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Enhancing Fieldwork Learning Showcase Event: “Of Androids and Apples!”

Dr M’s diary: Day 1 Friday

This was a long day in which Dr M learns that Androids and Apples are not what they might seem at first sight!

Alarm clock goes off at 06.00 – it’s the crack of dawn for heaven’s sake! Essential coffee intake and Dr M departs from Reading 06.45, arrived Didcot 07.31 to join colleague Rob Jackson, the “kids” (Veena and Jonathan – two Biology students from Reading) and the posh hire car, and set off for North Wales at 07.45!

After a few wrangles with the posh hire car’s sat nav, we drove through sunshine on the way through the Cotswolds  but this turned to serious rain as we entered North Wales which remained for the rest of the day!

Arrived at the Field Studies Council Centre at Rhydd-y-Creuau, Betws-y-Coed 12.27 in time for salad and hot chips lunch!

The topic of this workshop is technology for enhancing the teaching and learning experience from fieldwork and the strapline is “It’s not the technology its the pedagogy” – we don’t want the technological tail wagging the fieldwork dog do we?!.

There are nearly 30 delegates attending this Showcase Event from a wide range of higher education institutes in England, Scotland and Wales and from the FSC. The afternoon included a series of presentations on a wide range of iPhone and iPad compatible apps which can be used to record, map and describe a whole range of physical and biological stuff in the field.

And the two main operating systems are, wait for it, Apple and Android!  Well you knew that already but Dr M is a touch last century when it comes to technology which is why he is here to learn more!

The speakers covered apps for geo-referencing: like Fieldtrip GB and GPS Log,  apps for annotating still images and combinations with video and other graphics such as Skitch, Fotobabble, Educreations and Explain Everything and apps for video including Splice and iMovie.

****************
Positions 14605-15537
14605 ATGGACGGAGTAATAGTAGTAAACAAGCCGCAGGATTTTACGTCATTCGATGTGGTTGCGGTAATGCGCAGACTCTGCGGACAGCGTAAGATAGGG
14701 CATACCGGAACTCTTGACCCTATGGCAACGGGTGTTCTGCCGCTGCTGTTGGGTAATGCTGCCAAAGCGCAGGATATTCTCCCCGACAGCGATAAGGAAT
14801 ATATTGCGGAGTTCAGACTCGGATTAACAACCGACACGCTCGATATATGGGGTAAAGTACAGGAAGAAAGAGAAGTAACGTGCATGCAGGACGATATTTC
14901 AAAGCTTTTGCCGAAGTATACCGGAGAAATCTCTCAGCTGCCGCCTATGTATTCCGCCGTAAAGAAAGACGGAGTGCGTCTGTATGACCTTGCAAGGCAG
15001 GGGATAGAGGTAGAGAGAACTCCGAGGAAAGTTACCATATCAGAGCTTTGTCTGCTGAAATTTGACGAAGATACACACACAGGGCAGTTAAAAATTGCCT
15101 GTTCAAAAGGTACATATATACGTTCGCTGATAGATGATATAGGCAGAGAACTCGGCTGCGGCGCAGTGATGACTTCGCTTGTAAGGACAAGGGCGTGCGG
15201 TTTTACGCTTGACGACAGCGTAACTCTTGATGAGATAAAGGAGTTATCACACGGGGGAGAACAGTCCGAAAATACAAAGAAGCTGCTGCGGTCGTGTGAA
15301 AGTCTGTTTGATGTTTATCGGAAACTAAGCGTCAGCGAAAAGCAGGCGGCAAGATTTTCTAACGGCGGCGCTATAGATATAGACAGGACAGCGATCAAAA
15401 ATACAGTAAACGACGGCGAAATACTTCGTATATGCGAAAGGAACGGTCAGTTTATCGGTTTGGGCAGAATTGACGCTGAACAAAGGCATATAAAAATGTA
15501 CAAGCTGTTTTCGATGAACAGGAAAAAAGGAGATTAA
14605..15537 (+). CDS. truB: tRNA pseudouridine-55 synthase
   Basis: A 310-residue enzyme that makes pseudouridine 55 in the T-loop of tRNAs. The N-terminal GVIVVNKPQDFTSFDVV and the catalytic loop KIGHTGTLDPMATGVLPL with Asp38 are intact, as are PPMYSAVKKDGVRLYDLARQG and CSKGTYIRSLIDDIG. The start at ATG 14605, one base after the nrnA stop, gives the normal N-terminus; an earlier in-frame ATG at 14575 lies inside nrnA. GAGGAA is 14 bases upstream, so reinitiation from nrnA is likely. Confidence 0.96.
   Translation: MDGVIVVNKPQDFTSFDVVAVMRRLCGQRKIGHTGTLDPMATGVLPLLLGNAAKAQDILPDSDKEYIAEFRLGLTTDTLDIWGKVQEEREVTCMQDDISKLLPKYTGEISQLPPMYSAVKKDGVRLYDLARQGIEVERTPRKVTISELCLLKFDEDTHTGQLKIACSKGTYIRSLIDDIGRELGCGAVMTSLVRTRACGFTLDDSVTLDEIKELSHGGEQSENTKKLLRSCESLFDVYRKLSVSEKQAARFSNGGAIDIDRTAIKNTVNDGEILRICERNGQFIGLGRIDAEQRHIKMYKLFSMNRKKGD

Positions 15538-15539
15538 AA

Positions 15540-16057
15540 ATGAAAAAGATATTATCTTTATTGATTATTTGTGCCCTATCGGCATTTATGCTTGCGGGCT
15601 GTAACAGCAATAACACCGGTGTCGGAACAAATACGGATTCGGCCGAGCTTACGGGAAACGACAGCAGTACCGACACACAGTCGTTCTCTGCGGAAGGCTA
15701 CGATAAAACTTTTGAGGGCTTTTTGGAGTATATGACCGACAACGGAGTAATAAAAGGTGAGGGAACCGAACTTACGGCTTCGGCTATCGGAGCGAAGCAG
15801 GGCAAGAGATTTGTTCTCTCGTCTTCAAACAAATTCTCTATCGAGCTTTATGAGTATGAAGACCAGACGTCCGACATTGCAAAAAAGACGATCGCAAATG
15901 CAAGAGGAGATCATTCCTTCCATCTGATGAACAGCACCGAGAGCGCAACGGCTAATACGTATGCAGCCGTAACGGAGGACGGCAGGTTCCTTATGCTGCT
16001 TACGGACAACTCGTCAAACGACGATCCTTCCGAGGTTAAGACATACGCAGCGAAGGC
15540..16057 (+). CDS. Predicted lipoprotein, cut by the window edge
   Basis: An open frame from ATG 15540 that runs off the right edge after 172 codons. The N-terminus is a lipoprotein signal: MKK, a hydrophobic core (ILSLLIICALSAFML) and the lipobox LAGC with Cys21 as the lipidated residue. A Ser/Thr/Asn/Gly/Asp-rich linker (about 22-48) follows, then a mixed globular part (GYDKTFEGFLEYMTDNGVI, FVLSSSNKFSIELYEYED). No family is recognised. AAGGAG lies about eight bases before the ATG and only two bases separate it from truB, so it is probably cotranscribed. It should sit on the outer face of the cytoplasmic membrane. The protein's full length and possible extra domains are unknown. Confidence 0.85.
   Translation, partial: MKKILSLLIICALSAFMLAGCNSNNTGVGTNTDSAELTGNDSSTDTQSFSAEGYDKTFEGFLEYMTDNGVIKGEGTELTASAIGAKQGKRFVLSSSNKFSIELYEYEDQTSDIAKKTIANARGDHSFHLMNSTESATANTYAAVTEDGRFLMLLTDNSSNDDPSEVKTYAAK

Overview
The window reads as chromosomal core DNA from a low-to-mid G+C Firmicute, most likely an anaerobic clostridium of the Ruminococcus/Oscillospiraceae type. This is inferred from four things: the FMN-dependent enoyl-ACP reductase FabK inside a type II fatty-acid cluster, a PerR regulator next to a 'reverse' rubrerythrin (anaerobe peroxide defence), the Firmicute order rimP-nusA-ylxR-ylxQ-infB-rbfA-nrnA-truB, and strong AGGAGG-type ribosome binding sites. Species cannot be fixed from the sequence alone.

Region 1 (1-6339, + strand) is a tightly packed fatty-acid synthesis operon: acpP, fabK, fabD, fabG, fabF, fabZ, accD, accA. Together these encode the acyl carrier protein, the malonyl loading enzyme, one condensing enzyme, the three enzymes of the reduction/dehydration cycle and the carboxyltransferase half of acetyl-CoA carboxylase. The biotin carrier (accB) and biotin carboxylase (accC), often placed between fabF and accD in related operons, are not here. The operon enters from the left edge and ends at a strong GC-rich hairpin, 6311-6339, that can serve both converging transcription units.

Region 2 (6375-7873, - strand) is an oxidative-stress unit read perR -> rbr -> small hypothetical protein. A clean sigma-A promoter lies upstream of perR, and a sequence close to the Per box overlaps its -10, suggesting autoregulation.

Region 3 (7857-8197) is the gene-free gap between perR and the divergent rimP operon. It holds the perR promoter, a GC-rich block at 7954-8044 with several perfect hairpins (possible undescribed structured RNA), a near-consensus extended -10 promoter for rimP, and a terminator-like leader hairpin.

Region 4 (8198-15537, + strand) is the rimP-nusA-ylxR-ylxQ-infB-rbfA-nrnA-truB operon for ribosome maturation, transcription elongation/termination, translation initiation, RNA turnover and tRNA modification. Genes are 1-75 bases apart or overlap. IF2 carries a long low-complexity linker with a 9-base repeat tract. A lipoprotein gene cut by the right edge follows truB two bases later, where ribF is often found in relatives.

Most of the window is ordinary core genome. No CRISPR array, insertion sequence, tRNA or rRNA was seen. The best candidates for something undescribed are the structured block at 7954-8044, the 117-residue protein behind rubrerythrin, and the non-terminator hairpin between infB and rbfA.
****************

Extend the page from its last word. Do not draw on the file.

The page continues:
We also heard from FSC staff about their experiences using technology (especially GPS Log combined with Skitch)  to engage secondary school students in outdoor learning.

The afternoon ended with a demonstration of a powerful app – Photosynth – which makes amazing landscape panoramas and more by automatically stitching composites of still images which can provide a great resource for analysing and explaining landscapes at a range of spatial scales.

Dr M was especially interested in a session  on using digital video in the field – digital story telling – using the video app Splice.

Explain EverythingOverall on this first day, the app which most caught his eye is Explain Everything which offers great potential for explaining botanical concepts using a combination of video, still images, audio narration and overlain with freehand scribbles.  Dr M will be looking into this when he gets his hands on an iPad!

The day ended for dinner at 18.00 (with wine generously provided by Derek France the organiser!) soon followed at 19.30 by a presentation of an innovative microbiology field course to Iceland by Alice Mauchline and Rob Jackson and the above-mentioned kids Veena and Jonathan from  the University of Reading.  The Iceland show ended with a viewing of the kid Jonathan’s video compilation which showed what wonderful and life-enhancing experiences student field trips can be.

The group retired to the bar (euphemistically known as the adult lounge) afterwards to continue their discussion over beer, wine or cider and Dr M elicited soundbites on the day from from the organisers who admitted to being utterly exhausted but happy with the interaction from the group during the day and noted the very promising signs for the group sessions on fieldwork planning for tomorrow. They also noted that the cider served in the adult lounge was very adult indeed at 8.2% by vol! No wonder Dr M felt the need to get to his cosy FSC bunk bed at this point!

More on the evolution of the fieldwork group exercise tomorrow after a good nights sleep!

The featured image shows Brian Whalley encouraging the delegates to form into groups for the fieldwork exercise.


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